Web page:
Being a Dungeons & Dragons game the first place I went was to Wizards of the Coast. After searching the site for quite some time I found a place to report missing or damaged components and filled out a form. Three days later I got an email back stating that Wizards of the Coat does not handle component replacements for this game and that Hasbro would take care of that. An email address for Hasbro was included.
I emailed this Hasbro address, waited another couple of days and got an email back stating that as this is a Dungeons & Dragons game, issues need to be taken up with Wizards of the Coast.
Now I didn’t give up at that point but rather searched for the game and Hasbro in google and eventually found a Hasbro Games department missing/damaged component form and filled that out. This was actually the final correct answer. Again after a couple of days, I heard back from Hasbro Gaming and they asked me all kinds of details about my copy of the game. This included asking me for a number of numbers, one of which should have been stamped on the box. I looked everywhere for the numbers they wanted and couldn’t find any of them, so I noted every single number anywhere on the box, in the instructions and even one inside the lid, and provided that. They said thanks.
About a week later, a large package shows up at my door. I open it up expecting a review copy of a board game from some publisher and instead find Monopoly Fortnite. I’m very confused as I haven’t agreed to review this game, and wouldn’t, as I have no interest in Monopoly or Fortnite. Packaged with the game I find a note from Hasbro Gaming stating “We are happy to provide you with the enclosed replacement product part.”
I’m sorry but Monopoly Fortnite is not a green elf miniature.
I contacted customer service again. This time they dismissed me, telling me that the case is closed and that I should be happy because they sent me a brand new game of equal or greater value. They have closed my case so I can no longer respond.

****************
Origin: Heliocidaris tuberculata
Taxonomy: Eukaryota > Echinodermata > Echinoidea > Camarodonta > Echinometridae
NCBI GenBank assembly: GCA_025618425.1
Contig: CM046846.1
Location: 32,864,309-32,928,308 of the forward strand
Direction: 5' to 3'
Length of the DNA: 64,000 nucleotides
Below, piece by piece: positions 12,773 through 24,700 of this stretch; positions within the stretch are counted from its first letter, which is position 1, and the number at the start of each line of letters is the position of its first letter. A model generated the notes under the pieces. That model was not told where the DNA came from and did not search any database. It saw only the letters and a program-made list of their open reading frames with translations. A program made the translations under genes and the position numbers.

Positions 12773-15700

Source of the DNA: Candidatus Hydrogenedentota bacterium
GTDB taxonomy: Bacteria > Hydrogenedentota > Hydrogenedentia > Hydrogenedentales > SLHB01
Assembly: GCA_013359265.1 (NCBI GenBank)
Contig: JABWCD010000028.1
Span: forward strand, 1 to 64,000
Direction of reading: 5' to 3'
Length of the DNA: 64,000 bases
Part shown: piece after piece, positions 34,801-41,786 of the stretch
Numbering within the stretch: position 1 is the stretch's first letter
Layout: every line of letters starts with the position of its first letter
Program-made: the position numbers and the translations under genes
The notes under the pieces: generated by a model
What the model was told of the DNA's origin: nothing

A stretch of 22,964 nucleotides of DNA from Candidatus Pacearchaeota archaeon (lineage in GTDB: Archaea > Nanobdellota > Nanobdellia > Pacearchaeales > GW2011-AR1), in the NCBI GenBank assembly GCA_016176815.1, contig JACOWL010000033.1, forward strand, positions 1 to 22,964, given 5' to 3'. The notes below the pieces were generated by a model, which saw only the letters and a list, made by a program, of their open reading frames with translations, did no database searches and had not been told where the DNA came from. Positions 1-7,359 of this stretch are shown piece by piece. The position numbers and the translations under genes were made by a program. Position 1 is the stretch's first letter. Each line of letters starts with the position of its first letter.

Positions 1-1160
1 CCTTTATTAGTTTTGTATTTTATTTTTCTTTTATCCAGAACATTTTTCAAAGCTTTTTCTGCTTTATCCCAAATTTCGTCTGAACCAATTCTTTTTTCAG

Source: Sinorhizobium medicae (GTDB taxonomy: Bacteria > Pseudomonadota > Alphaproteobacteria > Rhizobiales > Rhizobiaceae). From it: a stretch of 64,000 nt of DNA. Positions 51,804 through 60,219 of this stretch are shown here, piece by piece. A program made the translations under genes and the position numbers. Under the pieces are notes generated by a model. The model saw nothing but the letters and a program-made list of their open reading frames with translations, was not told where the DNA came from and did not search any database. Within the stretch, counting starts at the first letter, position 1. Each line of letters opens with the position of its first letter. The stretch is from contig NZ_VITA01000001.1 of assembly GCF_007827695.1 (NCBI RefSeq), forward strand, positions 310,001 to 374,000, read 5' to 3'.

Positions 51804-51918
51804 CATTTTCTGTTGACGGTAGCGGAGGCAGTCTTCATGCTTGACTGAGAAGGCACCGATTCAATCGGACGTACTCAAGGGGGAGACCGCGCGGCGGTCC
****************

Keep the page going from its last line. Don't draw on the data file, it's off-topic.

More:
I was furious. At this point, I don’t plan on ever purchasing a game from Hasbro Gaming again. Now had they written back and said, “Hey sorry we can’t replace that elf, we don’t have replacement copies of components for that game. Return it to where you bought it.”, that would have been fine. If they had said, “We can’t help you but would you be interested in another of our games?”, that would also have been fine, but to just send me a copy of a game I have zero interest in and claim that’s my replacement product is just not cool.
After this fiasco, I went on Board Game Geek only to discover that I’m not the only one who has found production issues with this game. A number of people have reported broken or missing miniatures as well as missing cards. Every single one of those people has reported that they never got any resolution from Hasbro, with most only getting as far as the run around between WotC and Hasbro. So in these threads, I did try to help by providing a link to the proper product replacement form for Hasbro Gaming.
I mention this here as a Caveat Emptor for anyone considering picking up this game. Realize that you may end up with an incomplete product and there seems to be zero chance that Hasbro Gaming will do anything to fix that problem.
I’ve mentioned before on this blog that I’m a huge fan of role-playing game starter sets. I love checking out beginner boxes for games and how they present those games to new players (for a recent example of one of these check out my ALIEN The Roleplaying Game Starter Set review).
Now I do have to say this particular boxed set is something different. It’s more like a pre-starter set, a board game meant to get you excited about an RPG, which is an interesting choice by Hasbro and WotC.
I would love to hear about your experiences with the Dungeons & Dragons Adventure Begins Cooperative Board Game, if you’ve tried this boxed set-out, or about your favourite RPG Starter Set that you’ve played. Tell me all about it in the comments.